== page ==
In January, the CTB recommended cutting $50,000 that would have been used to overlay existing plant mix on secondary roads throughout the county. Now, that figure stands at $100,000.
Other secondary road cuts include:
• The elimination of $248,896 that had been budgeted for project engineering and right-of-way acquisition to reconstruct and pave Route 778 (Dallas Freeman Road); and
• A reduction of $1.2 million that would have been used for engineering and rights-of-way to reconstruct Route 693 (Lead Mine, Julia Simpkins and Farris Mine roads). The earlier revision had recommended cutting the project by $836,114.
Statewide, the approved SYIP commits $6 billion for highway construction and $2.9 billion for public transportation and rail over the next six years.
“As the economy shrinks, so do our transportation revenues and our ability to invest in our future,” Homer said. “We are hopeful that the economic recovery act before Congress can help to offset some of these difficult and painful choices.”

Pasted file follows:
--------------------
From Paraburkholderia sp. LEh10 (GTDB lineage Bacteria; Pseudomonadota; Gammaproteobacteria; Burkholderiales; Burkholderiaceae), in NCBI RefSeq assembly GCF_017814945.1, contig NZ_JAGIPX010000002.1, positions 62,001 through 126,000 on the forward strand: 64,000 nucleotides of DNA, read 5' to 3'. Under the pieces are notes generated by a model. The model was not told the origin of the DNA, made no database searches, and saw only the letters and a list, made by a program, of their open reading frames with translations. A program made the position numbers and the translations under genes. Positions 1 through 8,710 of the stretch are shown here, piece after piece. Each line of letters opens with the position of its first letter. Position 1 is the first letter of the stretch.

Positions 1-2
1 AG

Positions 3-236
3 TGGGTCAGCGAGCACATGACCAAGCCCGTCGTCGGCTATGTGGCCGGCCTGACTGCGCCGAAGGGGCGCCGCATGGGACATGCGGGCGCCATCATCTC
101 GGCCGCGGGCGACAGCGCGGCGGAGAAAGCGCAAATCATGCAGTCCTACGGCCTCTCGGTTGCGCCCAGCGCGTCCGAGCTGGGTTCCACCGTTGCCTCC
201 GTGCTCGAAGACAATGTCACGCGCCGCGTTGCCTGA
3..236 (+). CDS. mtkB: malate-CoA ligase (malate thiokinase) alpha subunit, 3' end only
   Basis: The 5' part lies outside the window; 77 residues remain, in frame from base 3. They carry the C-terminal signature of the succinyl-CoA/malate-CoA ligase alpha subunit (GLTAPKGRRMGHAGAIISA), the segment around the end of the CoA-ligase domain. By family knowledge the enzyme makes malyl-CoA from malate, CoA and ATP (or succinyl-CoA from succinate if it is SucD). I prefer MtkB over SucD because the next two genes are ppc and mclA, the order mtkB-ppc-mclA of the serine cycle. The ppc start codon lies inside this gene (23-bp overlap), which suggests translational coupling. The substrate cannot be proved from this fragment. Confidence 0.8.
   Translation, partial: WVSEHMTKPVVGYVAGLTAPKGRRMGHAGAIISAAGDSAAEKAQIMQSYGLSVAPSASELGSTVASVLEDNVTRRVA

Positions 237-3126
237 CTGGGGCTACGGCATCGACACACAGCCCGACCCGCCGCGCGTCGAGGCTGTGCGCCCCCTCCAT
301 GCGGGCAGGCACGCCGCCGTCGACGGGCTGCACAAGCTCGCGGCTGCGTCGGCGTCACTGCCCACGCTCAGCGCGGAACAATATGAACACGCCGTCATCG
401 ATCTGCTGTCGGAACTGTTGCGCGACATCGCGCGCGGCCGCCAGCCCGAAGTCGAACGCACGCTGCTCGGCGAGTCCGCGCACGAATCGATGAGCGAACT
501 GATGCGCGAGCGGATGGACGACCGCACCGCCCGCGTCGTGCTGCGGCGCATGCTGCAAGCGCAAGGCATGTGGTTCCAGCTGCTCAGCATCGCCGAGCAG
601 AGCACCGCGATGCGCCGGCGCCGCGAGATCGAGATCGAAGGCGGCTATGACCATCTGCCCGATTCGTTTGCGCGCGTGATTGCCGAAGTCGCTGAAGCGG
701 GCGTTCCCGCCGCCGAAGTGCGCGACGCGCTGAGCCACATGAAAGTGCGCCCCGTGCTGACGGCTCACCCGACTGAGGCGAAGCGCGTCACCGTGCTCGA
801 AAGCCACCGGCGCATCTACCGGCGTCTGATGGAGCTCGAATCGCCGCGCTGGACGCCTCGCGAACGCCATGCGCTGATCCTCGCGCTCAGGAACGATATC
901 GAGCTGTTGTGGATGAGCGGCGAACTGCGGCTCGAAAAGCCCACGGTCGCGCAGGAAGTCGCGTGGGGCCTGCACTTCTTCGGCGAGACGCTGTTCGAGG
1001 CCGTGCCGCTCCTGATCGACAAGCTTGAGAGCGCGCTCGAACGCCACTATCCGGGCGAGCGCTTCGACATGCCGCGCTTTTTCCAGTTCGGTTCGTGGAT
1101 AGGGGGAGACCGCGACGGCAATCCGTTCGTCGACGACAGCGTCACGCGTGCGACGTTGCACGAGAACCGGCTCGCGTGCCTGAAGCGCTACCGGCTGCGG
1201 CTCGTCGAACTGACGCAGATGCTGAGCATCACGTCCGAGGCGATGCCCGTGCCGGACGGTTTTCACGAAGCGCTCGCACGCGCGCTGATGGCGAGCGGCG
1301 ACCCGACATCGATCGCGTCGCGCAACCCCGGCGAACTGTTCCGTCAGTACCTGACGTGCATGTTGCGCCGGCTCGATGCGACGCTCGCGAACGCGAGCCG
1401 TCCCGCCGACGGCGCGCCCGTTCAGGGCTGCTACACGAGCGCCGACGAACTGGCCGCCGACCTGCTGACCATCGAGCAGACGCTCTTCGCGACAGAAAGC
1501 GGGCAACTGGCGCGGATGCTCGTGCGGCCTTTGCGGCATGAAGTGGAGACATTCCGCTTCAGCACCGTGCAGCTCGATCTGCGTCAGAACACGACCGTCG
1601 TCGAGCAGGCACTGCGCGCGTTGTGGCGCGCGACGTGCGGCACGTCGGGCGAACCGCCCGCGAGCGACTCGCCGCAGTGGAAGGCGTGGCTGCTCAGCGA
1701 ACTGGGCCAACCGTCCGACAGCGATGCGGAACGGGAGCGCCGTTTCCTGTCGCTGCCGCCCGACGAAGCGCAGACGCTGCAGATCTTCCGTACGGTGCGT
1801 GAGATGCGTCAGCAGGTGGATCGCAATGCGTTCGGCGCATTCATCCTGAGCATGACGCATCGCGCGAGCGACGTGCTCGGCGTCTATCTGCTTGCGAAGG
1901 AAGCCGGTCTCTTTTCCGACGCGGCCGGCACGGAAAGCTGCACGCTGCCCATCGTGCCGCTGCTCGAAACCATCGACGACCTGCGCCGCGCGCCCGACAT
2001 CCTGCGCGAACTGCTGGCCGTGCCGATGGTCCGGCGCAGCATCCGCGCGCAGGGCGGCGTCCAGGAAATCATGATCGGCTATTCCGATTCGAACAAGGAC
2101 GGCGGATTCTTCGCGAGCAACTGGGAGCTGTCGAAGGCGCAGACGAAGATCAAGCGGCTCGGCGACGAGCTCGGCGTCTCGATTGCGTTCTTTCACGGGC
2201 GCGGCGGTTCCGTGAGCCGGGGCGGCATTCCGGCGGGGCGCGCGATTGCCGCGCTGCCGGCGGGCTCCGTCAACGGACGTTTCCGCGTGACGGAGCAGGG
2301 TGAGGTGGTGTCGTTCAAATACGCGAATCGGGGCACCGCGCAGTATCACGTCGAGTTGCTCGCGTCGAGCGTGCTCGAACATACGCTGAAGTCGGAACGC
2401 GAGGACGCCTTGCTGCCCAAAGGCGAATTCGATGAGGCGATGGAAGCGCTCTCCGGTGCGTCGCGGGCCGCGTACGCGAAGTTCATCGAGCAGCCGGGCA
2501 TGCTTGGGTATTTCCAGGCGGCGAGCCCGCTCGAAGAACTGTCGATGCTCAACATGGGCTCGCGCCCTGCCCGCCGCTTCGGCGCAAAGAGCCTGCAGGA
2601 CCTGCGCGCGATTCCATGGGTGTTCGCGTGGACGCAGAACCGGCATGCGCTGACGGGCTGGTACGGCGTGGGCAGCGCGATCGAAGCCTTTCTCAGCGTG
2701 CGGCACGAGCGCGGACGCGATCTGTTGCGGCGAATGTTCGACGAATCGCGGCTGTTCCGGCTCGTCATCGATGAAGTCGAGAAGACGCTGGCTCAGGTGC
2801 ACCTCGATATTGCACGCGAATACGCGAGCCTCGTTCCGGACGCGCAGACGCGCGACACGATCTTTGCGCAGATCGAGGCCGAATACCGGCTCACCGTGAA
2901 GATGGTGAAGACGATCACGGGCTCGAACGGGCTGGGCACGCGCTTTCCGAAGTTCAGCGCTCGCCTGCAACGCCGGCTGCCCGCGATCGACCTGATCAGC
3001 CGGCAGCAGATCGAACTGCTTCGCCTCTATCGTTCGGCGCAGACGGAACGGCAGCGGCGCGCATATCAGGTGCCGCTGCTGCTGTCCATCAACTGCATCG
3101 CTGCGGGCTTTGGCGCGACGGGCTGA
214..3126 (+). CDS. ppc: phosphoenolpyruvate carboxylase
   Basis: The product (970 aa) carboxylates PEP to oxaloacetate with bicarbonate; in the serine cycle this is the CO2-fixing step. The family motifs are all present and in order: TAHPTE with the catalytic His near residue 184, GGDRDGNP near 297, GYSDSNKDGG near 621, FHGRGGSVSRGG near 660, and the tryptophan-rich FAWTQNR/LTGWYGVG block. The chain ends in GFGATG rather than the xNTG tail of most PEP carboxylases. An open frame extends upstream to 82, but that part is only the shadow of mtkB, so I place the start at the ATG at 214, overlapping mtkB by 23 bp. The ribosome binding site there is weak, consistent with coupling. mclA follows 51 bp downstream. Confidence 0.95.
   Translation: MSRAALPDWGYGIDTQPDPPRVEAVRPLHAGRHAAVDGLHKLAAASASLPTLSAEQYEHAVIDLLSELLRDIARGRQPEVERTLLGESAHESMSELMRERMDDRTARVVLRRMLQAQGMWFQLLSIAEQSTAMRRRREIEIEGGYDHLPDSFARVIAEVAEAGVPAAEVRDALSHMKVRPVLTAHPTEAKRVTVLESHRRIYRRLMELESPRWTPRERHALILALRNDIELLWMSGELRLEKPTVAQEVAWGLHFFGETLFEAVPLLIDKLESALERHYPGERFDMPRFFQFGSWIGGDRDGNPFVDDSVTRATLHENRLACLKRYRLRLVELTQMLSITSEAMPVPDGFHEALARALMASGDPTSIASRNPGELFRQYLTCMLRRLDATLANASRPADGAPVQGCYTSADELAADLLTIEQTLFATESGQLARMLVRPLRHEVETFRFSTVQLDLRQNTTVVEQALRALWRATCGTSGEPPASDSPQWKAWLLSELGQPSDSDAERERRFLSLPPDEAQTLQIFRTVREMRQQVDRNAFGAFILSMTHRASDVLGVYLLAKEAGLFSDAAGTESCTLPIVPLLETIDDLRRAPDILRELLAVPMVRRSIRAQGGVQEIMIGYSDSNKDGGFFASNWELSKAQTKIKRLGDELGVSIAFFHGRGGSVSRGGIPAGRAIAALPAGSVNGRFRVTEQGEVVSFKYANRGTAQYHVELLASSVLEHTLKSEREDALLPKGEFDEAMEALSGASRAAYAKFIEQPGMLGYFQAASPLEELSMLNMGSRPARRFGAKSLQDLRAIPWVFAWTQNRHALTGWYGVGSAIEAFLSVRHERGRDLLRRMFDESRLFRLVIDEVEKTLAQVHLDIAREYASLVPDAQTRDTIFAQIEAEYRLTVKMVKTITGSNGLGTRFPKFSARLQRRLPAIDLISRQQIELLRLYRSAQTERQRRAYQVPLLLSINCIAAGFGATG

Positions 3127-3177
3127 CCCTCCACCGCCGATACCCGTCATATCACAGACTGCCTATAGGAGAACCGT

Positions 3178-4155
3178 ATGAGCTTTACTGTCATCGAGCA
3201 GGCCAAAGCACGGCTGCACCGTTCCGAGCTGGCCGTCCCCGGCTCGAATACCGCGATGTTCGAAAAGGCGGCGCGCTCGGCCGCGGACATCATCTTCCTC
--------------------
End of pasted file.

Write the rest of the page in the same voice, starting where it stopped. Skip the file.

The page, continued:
VDOT points out that the approved plan reflects CTB’s commitment to rail, transit and highway maintenance.
Under the revised plan, the Virginia Department of Rail and Public Transportation will allocate $2.9 billion to the state’s rail and transit operators for service improvements.
“The demand for rail and transit services continues to grow in Virginia,” said Charles M. Badger, DRPT acting director. “The funding approved for these program areas will help ensure that Virginians have viable transportation options now and in the future.”
VDOT cut back on its construction program in order to meet state law requiring maintenance of existing roadways to take priority over new construction.
The department estimates that it needs more than $1 billion to stabilize deteriorating pavements on the Commonwealth’s 58,000-mile highway network and its 1,730 “structurally-deficient” bridges.
“The serious funding constraints are a stark reality that requires our agency to aggressively shift our focus,” said David S. Ekern, VDOT’s commissioner. “In the coming months and years, VDOT will change (its) role from building roads to addressing growing maintenance needs and emergency response efforts.”
Lists of projects delayed or removed from the program are posted on VDOT’s website at www.virginiadot.org/projects/syp-default.asp.